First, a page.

Dr Arthur Stewart of the Faculty of Health and Social Care has been invited to join an ad-hoc working group of the International Olympic Committee (IOC) that offers guidance to help protect the health of elite athletes.
Dr Stewart, who is the Deputy Director of the University's Centre for Obesity Research and Epidemiology (CORE), is one of seven international experts in exercise science and body composition that make up the IOC's ‘Ad-Hoc Research Working Group on Body Composition, Health and Performance.'
The group serves to establish guidance to top-level athletes who may be in danger of undertaking harmful practices to reduce their weight in an attempt to improve their performances in aesthetic, weight-category or gravitational sports.*
Specifically, the IOC working group has been tasked with:
• Identifying medical problems stemming from unhealthy practices in sports such as extremes of underweight, short-term weight loss, dehydration, or other body composition concerns;
• Identifying research needs in the field of body composition, health and performance in sport, aiming to develop the scientific basis upon which strategies for improving the health of athletes can be based;
• Developing suggestions for practical approaches to address body composition issues and problems in sports;
• Seeking to identify criteria and methods to assess risks to athletes' health.
Dr Stewart was nominated to join the group by one of its members, Professor Tim Ackland, the Head of Health Sciences at the University of Western Australia. Dr Stewart hosted Professor Ackland on a visit to Aberdeen in 2004 after the two met at a pre-Olympic conference earlier that year in Greece. Dr Stewart subsequently wrote a chapter on body composition in athletes entitled "Applied Anatomy and Biomechanics in Sport" for Professor Ackland's book, Human Kinetics, 2008.
Dr Stewart met his IOC colleagues from the Body Composition working group (from the USA, Norway, Australia, Austria and the UK) when they convened in October this year at the University of Graz, Austria. Collectively they will write a position statement of key principles relating to sports in which athletes stand a risk of being too light or too thin.
"While the public at large mostly thinks of the IOC Medical Commission's role as implementing the drug testing programme, the role is much wider, and encompasses guidelines for safe exercise practice," stated Dr Stewart.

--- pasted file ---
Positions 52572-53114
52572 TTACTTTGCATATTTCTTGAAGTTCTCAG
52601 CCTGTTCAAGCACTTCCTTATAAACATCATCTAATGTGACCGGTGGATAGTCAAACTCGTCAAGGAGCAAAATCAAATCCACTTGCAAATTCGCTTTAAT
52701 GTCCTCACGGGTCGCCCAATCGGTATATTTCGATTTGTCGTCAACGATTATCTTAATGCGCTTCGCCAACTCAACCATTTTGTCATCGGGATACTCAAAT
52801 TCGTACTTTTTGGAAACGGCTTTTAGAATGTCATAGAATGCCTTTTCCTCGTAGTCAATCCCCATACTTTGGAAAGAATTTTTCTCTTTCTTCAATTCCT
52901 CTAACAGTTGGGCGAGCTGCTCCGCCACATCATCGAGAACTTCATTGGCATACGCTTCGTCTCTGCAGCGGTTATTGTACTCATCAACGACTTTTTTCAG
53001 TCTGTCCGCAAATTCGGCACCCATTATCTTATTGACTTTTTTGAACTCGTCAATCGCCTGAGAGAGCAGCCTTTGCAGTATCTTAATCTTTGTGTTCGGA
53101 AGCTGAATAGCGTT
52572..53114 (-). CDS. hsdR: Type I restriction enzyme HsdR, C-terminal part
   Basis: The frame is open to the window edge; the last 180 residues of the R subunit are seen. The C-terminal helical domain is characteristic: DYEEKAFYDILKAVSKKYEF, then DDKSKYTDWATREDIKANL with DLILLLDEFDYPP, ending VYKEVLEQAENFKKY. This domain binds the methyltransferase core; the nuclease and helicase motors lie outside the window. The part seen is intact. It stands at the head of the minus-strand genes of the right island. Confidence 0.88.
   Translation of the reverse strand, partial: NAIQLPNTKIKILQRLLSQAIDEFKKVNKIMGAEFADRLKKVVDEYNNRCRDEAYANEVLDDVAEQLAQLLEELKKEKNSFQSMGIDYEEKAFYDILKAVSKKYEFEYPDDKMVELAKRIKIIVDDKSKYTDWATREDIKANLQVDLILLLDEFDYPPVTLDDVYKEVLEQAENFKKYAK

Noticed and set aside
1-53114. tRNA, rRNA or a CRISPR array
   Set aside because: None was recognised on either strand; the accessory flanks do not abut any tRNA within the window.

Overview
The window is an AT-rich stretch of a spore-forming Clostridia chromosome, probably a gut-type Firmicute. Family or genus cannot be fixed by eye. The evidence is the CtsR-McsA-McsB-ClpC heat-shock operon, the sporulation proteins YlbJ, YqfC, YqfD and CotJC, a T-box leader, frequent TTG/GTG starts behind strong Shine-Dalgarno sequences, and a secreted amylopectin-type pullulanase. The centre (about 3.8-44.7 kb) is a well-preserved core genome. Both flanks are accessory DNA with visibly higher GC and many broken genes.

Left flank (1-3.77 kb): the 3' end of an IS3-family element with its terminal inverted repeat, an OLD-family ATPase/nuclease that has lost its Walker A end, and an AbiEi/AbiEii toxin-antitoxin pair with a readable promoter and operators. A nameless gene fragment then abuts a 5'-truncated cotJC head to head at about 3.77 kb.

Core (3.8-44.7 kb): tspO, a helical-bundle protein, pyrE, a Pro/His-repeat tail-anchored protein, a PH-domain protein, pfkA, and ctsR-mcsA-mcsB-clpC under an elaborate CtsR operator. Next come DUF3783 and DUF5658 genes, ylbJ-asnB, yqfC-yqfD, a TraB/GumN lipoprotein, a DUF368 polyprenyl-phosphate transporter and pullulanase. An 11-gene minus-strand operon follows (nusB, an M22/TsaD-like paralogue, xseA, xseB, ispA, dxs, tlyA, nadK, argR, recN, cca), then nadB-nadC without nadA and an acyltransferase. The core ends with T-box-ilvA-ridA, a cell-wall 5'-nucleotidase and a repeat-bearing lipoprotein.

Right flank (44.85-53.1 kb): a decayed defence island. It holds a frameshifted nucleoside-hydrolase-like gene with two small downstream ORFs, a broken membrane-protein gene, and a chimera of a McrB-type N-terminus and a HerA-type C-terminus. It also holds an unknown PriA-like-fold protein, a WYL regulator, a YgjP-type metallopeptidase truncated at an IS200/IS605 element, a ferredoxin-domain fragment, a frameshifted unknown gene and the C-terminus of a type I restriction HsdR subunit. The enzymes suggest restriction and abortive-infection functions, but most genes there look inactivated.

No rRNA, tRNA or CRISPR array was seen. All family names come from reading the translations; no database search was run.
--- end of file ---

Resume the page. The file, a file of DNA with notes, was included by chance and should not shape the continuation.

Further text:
"For example, in the mid 1990s it was necessary to change the rules of the discipline of ski jumping because athletes were becoming very light and unhealthy to stay in the air longer and 'fly' farther. Our group has the mandate to produce evidence which may be considered if rule changes prove necessary in the future."
Concerning his new position, he concluded, "I am really delighted to be included in this group, with an exciting mandate, which will make a real difference to contemporary practice."
Dr Stewart and his IOC working group colleagues will follow up the initial paper with two further ones: practical guidance on assessing minimum fat levels, and a survey of global practice in assessing body composition in athletes. All three papers will target high impact journals, which will assist in disseminating this information, as well as the Research Excellence Framework 2014 - the new system for assessing the quality of research in higher education institutions in the UK.
Looking to the future, among other ongoing research, he hopes to conduct pilot work with ultrasound and 3D body scanning technology with Professor Ackland and fellow group member Professor Wolfram Muller from the University of Graz. The trio look to share data and consequently work towards a new protocol for assessment.
Notes to editors
* Glossary of terms:
• Aesthetic sports - e.g. rhythmic and acrobatic gymnastics, figure skating, diving, and synchronised swimming.
• Weight-category sports - e.g. wrestling, judo, boxing, light weight rowing, and taekwondo.
• Gravitational sports - e.g. long distance running, triathlon, road cycling, ski jumping, and high jumping.
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